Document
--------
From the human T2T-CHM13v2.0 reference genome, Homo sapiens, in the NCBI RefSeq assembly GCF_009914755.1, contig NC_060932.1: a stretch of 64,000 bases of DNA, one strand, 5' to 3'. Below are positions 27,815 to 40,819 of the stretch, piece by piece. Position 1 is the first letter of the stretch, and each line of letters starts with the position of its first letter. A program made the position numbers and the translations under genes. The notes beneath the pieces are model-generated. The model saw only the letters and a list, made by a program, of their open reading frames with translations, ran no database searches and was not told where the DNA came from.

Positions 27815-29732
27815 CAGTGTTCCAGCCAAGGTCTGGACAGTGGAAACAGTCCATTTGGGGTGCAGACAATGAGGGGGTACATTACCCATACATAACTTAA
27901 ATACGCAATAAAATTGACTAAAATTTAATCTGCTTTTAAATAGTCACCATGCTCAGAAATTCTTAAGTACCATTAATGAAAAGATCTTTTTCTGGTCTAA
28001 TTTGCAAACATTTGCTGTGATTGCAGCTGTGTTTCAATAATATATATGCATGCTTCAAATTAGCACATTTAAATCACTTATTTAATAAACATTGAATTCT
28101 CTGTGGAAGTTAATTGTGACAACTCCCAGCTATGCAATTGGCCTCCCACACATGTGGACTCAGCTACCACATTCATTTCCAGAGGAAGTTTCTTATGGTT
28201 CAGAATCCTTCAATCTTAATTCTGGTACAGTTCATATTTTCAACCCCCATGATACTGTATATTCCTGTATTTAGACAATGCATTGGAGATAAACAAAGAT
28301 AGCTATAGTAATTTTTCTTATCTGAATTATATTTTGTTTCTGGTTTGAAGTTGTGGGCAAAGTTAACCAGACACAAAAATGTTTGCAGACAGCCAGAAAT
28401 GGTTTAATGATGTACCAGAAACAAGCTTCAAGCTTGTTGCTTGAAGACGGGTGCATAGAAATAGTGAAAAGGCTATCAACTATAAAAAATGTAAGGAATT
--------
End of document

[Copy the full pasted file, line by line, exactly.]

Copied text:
From the human T2T-CHM13v2.0 reference genome, Homo sapiens, in the NCBI RefSeq assembly GCF_009914755.1, contig NC_060932.1: a stretch of 64,000 bases of DNA, one strand, 5' to 3'. Below are positions 27,815 to 40,819 of the stretch, piece by piece. Position 1 is the first letter of the stretch, and each line of letters starts with the position of its first letter. A program made the position numbers and the translations under genes. The notes beneath the pieces are model-generated. The model saw only the letters and a list, made by a program, of their open reading frames with translations, ran no database searches and was not told where the DNA came from.

Positions 27815-29732
27815 CAGTGTTCCAGCCAAGGTCTGGACAGTGGAAACAGTCCATTTGGGGTGCAGACAATGAGGGGGTACATTACCCATACATAACTTAA
27901 ATACGCAATAAAATTGACTAAAATTTAATCTGCTTTTAAATAGTCACCATGCTCAGAAATTCTTAAGTACCATTAATGAAAAGATCTTTTTCTGGTCTAA
28001 TTTGCAAACATTTGCTGTGATTGCAGCTGTGTTTCAATAATATATATGCATGCTTCAAATTAGCACATTTAAATCACTTATTTAATAAACATTGAATTCT
28101 CTGTGGAAGTTAATTGTGACAACTCCCAGCTATGCAATTGGCCTCCCACACATGTGGACTCAGCTACCACATTCATTTCCAGAGGAAGTTTCTTATGGTT
28201 CAGAATCCTTCAATCTTAATTCTGGTACAGTTCATATTTTCAACCCCCATGATACTGTATATTCCTGTATTTAGACAATGCATTGGAGATAAACAAAGAT
28301 AGCTATAGTAATTTTTCTTATCTGAATTATATTTTGTTTCTGGTTTGAAGTTGTGGGCAAAGTTAACCAGACACAAAAATGTTTGCAGACAGCCAGAAAT
28401 GGTTTAATGATGTACCAGAAACAAGCTTCAAGCTTGTTGCTTGAAGACGGGTGCATAGAAATAGTGAAAAGGCTATCAACTATAAAAAATGTAAGGAATT